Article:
I suspect it’s my career plans. She wasn’t happy when I dropped out of college after two months, but, as I told her at the time, a fashion model has no need for higher education. I know, at five foot two inches, I’m not tall enough for the runway, but I have my sights set on print ads and there is no height requirement for that, according to Women’s Wear Daily or W, as it’s now called. And, if I put my mind to it, I can lose the ten pounds that the camera adds. I can lose more than that, if I want to.
My mother hates when I talk about this, but that’s because she’s someone who has no problem crushing every dream I ever had. When I wanted to be a secretary, she said, “You can barely handle clerical work, Sharon,” and to prove it, gave me a job at her company. The people there weren’t friendly; at least the women weren’t. They were jealous because Mr. Abbott, the supervisor, favored me over all the other file clerks. He’d call me into his office and say,
“You’re doing an excellent job, Sharon.”
And, “You’re an important asset to the company.”
And then, “I pass Bridgeway House every morning –why don’t I pick you up?”
When we were late for work he’d tell me not to worry and sign me in at the regular time. He said no one would know the difference because we weren’t that late, and on the mornings he took too long, I’d just finish him off in the car.
How was I supposed to know that dating your supervisor was against company policy? Models don’t have to worry about things like that. They are free spirits who make their own rules. That’s what I told Mrs. Olmstead from Personnel when she called me into her office for a private chat. Only, it wasn’t private because my mother was there and kept screaming things like,
“That goddam bastard!”
And, “I should have him arrested!”
This was her way of showing she was on my side, but all it did was upset me so much that I called her a cunt and threatened to be a danger to myself and others. After I was escorted out of the building by my mother and two security guards, I left a message on Mr. Abbott’s phone (his number had three eights) asking if he still wanted to date, but his number was changed and I couldn’t figure out the new one, even after spending an entire afternoon trying different combinations. That’s when Dr. Pearce changed my medication. And even though my mother wonders out loud what the hell I do all day, she doesn’t hesitate to bring up “that fucking disaster” at Blackwell Brothers when I talk about getting a job. So I don’t talk about it anymore, at least not to her. So that isn’t what she wants to end.
This bothers me. I can’t stop thinking about it. Even after Jay Leno is over and I’ve cut up every one of my mother’s fashion magazines, I can’t stop.
When I wake my mother to ask about it, she tells me to go back to sleep. But she of all people knows I can’t do that. I have to know. Now.
“Sharon, please. We’ll talk about it in the morning.”
I know we won’t.
“I can’t deal with this again, Sharon.”
It’s not just her Look this time, but her voice, dripping with something that is not poison, but worse. Separation. The splitting of an atom.
“You should go to sleep.”
I’m afraid to go to sleep and I tell her this.
“Should we call Dr. Pearce?”
I threw the phones in the bathtub an hour ago.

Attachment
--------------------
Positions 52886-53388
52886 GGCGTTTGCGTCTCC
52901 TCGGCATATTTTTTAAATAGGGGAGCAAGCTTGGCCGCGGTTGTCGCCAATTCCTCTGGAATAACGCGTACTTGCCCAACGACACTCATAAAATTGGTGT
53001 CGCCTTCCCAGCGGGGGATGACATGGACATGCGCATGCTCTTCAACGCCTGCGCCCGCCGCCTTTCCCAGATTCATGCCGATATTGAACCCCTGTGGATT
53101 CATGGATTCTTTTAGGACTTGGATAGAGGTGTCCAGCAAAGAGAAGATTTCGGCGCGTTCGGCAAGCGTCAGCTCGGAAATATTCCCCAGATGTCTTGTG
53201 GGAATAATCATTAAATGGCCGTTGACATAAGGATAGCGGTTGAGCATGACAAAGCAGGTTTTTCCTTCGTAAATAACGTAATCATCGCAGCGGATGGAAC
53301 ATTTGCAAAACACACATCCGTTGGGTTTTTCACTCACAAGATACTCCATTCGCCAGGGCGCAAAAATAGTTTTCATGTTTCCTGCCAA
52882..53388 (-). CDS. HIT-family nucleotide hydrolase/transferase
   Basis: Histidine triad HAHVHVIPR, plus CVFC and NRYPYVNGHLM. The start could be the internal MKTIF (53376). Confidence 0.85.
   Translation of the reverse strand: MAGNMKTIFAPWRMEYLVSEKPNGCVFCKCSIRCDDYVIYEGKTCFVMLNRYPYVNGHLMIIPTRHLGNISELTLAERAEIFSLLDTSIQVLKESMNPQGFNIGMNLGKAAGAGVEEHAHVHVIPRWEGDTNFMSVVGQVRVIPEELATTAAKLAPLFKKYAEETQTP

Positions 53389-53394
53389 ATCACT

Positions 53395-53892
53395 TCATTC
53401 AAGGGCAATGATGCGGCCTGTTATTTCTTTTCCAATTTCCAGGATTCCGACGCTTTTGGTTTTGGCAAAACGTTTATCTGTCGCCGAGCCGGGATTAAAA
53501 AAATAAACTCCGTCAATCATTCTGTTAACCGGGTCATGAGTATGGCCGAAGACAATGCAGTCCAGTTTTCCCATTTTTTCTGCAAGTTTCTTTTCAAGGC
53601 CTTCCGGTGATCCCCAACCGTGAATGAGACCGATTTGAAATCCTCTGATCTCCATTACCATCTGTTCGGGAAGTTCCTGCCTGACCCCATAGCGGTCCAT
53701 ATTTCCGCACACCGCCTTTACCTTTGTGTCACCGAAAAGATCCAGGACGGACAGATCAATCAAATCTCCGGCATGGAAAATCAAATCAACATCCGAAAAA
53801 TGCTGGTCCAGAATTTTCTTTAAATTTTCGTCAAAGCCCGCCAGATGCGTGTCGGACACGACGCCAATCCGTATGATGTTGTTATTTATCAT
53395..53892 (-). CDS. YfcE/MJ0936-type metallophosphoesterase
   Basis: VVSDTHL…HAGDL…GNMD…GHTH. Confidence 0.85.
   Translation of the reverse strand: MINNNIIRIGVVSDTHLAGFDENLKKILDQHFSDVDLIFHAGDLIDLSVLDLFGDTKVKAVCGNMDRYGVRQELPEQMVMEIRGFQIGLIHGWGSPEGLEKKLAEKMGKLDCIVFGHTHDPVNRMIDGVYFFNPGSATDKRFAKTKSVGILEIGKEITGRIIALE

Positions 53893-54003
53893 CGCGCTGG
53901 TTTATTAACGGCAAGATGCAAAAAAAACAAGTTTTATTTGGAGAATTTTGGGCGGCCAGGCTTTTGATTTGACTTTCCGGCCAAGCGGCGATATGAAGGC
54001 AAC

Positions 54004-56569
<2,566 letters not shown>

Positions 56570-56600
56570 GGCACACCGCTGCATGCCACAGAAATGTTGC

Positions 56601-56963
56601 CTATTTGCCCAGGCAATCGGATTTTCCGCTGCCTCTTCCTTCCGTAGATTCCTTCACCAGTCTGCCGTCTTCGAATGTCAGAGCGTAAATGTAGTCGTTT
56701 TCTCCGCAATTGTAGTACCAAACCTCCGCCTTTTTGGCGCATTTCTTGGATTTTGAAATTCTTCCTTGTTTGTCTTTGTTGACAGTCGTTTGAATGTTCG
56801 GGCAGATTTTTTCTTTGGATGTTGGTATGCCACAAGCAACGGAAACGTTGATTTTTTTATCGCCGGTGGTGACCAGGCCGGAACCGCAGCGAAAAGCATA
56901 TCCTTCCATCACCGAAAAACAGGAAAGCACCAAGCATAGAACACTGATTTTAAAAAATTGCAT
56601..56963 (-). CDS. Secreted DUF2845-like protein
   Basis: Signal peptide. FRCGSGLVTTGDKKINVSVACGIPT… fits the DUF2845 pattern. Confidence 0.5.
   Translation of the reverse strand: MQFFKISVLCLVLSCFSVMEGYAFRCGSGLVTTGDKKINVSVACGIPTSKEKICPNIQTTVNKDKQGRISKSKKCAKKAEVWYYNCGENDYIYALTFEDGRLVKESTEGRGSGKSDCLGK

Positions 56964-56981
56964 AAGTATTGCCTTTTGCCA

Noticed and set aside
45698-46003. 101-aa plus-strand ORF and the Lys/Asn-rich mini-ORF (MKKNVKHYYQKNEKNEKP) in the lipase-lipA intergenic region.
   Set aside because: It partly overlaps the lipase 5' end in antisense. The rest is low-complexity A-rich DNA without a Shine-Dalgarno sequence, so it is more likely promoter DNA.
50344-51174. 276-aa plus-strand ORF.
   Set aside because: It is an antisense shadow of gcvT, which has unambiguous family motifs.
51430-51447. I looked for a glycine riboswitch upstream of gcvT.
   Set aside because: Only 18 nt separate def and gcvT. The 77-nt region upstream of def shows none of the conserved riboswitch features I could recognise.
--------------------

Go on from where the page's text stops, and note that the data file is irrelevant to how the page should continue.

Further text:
My heart beats quickly. I remember what it is now. It’s Kevin.
She wants Kevin to end, or rather my feelings for him. She wants to get inside my head and stop me from thinking about him. That’s what Dr. Pearce wants, too. Everybody wants this. Everyone but me.
“Do you think it will end,” I ask her, “when Kevin is dead?”
My mother is finally silent. That gives me hope. But then, she looks at me and screams, “Are you out of your fucking mind?”
How does a rational person answer a question like that? There is no answer. (This is in fact what I say to her.)
“Please tell me you’re joking, Sharon.”
I have never told a joke in my life. She knows that.
And suddenly she’s shaking me, as if she can empty out everything that makes me different from her. And she’s repeating herself.
“Twelve years. Twelve years. Twelve years.”
She says this as if my heart is attached to a clock.
“He has a wife, Sharon. Children.”
Families break up. Fathers leave. My own father left when I was five.
“Kevin doesn’t love you anymore.”
That is just plain mean.
“He’s moved on.”
Her words are hooks that make holes in my skin and let in all of her spider poison. When she’s completely drained, she gives me a look that I mistakenly read as defeat. But, I’m wrong this time. She has a little poison left.
“It was so long ago, baby.”
And I don’t have anything to say except, not to me. I want to scream this in her face and tell her I hate her and have always hated her and then I want to ask her why? Why are we nothing alike? Why aren’t I tall and beautiful and have a job where the shit hits the fan if I’m not there? Why do I have to think about Kevin every day, and why won’t I have a Bikini Body by June 1 like it promised on the cover of the May Cosmo? Why can’t I be like everyone else? When is this going to end? But I don’t ask any of these things because my mother, the spider, is crying.
Terry Mergenthal has been writing since the age of nine, when she launched a school newspaper from her basement with carbon paper and a used Remington typewriter. Two years ago, she left a career in corporate sales to pursue writing full time. She is working on a collection of short stories and recently completed her first novel, Redeemer, the story of a family marred by murder-suicide in the 1970’s. Terry currently lives in Cherry Hill with her husband and two daughters.